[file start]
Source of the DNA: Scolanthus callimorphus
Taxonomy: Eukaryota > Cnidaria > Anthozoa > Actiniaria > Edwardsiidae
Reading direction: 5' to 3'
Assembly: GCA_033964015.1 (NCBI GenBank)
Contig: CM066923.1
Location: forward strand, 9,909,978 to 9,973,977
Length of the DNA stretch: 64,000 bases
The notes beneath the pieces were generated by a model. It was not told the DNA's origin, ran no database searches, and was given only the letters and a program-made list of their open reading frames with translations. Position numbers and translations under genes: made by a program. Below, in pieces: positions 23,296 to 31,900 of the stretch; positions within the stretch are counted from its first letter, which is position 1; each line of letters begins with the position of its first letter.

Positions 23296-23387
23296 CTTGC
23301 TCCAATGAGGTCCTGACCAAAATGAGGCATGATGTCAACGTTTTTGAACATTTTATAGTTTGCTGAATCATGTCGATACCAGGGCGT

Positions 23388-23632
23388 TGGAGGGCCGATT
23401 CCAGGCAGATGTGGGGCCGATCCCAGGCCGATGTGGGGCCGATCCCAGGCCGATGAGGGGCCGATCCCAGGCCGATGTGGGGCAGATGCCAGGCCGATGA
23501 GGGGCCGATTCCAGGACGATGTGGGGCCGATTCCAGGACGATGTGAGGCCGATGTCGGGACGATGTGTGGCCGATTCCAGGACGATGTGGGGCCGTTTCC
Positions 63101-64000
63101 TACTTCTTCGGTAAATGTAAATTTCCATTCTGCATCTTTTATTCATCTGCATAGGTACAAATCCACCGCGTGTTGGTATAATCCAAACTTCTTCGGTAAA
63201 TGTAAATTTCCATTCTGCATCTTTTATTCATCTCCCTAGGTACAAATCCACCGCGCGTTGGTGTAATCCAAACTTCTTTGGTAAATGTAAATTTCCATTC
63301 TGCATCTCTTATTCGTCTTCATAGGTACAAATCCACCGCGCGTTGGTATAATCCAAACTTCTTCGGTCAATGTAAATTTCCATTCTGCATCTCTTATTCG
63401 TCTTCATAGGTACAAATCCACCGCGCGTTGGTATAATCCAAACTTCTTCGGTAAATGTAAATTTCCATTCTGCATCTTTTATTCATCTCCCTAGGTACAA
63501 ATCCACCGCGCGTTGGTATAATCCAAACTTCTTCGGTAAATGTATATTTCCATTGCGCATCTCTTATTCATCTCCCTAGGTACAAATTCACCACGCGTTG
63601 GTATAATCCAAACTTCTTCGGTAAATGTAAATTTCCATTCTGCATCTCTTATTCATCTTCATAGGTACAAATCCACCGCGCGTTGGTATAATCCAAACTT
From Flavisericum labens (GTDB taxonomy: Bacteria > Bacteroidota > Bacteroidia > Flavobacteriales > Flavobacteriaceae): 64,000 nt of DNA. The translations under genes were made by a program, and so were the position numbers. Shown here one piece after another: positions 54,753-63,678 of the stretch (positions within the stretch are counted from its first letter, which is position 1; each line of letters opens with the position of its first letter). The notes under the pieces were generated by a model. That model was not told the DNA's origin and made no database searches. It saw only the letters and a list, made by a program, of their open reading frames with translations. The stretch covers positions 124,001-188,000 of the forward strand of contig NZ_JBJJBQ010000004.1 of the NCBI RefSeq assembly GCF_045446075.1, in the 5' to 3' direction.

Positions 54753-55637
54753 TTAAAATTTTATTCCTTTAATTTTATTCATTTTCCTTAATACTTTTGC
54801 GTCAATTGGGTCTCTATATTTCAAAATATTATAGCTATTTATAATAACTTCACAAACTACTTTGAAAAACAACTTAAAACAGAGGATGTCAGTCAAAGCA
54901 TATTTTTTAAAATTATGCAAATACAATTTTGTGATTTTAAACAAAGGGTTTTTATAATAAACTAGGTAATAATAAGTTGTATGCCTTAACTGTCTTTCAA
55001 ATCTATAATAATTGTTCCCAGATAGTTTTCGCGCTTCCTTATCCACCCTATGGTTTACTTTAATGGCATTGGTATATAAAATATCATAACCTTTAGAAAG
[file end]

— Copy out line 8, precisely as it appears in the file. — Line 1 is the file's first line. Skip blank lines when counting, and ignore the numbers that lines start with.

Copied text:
The notes beneath the pieces were generated by a model. It was not told the DNA's origin, ran no database searches, and was given only the letters and a program-made list of their open reading frames with translations. Position numbers and translations under genes: made by a program. Below, in pieces: positions 23,296 to 31,900 of the stretch; positions within the stretch are counted from its first letter, which is position 1; each line of letters begins with the position of its first letter.